Fear is one the most dominant factors preventing women from either starting a business or experiencing success due to quitting within the first 2 years.
First thing you need to know about fear is that it’s your mind simply letting you know that something is unfamiliar to it. It’s the ‘threat’ of the unknown or of you entering unknown space, that’s all.
Entrepreneurship is risky, challenging and uncomfortable. No one goes into business with a guarantee of success, so uncertainty is a given.
Therefore, it’s a good idea to get more comfortable with feeling fear and get yourself into a habit of continuing to take focused action despite it.
The fears in your way
Fear of failure. This is of course, the first and most obvious one. This tends to top the list of obstacles in the way of women launching a business or causing them to give up.
Fear of success. This is a less obvious one as it’s more subconscious, but it’s a huge block to achieving success. This is the ‘other side’ of the unknown. That success you dream of is so new and unfamiliar to your mind with all its previous memorised experiences and ‘programming’, that it considers this a ‘system error’ and will alert you to it – in the form of fear.
It’s trying to warn you that something doesn’t fit with your current ‘setting’ – and this might show up as doubts around your ability to cope with such success, how it might affect your lifestyle or quality of your relationships, and perhaps most importantly, discomfort around this ‘new person’ you would have to become as you step into a bigger role in your life, leaving your ‘old self’ behind who you’ve identified with for such a long time until now.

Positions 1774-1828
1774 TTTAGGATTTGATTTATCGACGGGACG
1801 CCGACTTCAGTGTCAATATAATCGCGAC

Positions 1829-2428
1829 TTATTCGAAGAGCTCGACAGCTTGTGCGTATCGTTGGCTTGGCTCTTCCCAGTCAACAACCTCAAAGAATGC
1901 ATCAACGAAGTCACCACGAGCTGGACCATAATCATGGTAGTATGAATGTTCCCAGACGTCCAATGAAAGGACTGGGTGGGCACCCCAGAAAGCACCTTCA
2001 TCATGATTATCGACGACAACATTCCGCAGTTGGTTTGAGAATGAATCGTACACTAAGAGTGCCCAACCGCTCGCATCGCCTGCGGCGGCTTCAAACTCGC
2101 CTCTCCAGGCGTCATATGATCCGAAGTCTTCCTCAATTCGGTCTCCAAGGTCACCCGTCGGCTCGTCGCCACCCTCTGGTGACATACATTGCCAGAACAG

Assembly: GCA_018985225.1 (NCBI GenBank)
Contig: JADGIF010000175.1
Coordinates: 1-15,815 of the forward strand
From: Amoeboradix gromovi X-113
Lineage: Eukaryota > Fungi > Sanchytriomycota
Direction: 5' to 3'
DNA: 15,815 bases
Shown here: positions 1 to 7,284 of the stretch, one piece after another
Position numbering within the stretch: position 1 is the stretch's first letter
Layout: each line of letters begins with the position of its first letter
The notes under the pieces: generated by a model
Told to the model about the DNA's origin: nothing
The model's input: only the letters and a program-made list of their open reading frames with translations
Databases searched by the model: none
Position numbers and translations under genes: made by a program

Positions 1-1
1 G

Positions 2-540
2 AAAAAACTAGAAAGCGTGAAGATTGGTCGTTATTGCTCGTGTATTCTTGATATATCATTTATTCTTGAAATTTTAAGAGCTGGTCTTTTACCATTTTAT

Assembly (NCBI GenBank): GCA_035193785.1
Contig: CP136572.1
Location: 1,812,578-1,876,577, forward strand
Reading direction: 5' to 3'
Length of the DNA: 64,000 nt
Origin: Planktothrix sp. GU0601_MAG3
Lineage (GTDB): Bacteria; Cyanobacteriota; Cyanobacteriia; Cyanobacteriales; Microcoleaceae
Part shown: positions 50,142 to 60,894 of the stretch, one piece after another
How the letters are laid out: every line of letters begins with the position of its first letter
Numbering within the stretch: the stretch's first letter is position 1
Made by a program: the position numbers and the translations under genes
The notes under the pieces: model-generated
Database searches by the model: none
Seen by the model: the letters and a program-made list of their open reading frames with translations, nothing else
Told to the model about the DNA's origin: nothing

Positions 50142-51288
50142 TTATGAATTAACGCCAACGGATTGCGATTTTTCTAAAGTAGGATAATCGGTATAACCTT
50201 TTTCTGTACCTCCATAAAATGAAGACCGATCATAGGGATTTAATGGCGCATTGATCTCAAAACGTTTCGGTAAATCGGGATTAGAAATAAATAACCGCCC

Fear of rejection. This is from those you see as your ideal clients or customers, as well as potential business partners. You might doubt they will want to buy from you, invest in you or work with you, and you might feel insecurity around pitches, sales or having money conversations.
Fear of judgment. These ‘others’ can be not only your potential ideal clients, partners or investors, but also people you know or who are in your circle – whether friends, family, colleagues etc.
You might dread putting yourself or your business out there in the public eye or on social media, feel uncomfortable being seen in your business role by those who know you, or fear how people surrounding you will perceive you if things don’t go as planned, especially if they were sceptical of your capability to succeed.
Fear of learning. This one is very often overlooked but it can be detrimental to your business. Running a business is a continuous learning and developing experience. Especially if you are only starting out, there will be many aspects of business, skills and tools you’ll need to learn.
Even if you’re already established, as tech, marketing and the world around us change and evolve, you will need to constantly update and upgrade your knowledge & skills.
Some limiting beliefs that might be driving this kind of fear might tell you that it will be too difficult, take too much effort or time; that it’s too late for you; you’re too old; you’re not good at it or it’s just not for you.
Fear of change. Social, cultural shifts as well as advancement in tech is constantly changing business landscapes. This is true for both how you present your business to the outside world as well as how you run it on the inside.
What has worked for your business in the past may not work well for you now or into the future. So sticking to what you know, not being willing to let things go and not adapting to change can be very damaging.
So what can you do to overcome or minimise fear?
Develop a positive, growth mindset. Building a business isn’t an easy ride. You’re going to face lots of challenges, you’ll have to experiment & take risks. Sometimes you won’t get the results you want. You have to accept that as a given.
So make a commitment to continue on, no matter what, with grit and an open & curious mind. Identify and clear any beliefs that might be in your way.
Top-performers aren’t held back by perfectionism and they don’t relate to the word ‘failure’ – only to the ongoing process of learning & development. In fact, many entrepreneurs started out with a business idea that didn’t work. But they didn’t stop there. They went on to the next, better idea which has brought them success.
Remind yourself that fear is a sign of potential for big growth. You’re stretching & moving beyond where you are now and what you’re familiar with – that’s what your mind is signalling to you. In fact, if you’re not feeling fear or discomfort at all when setting your goals – it might actually mean you’re not aiming high enough.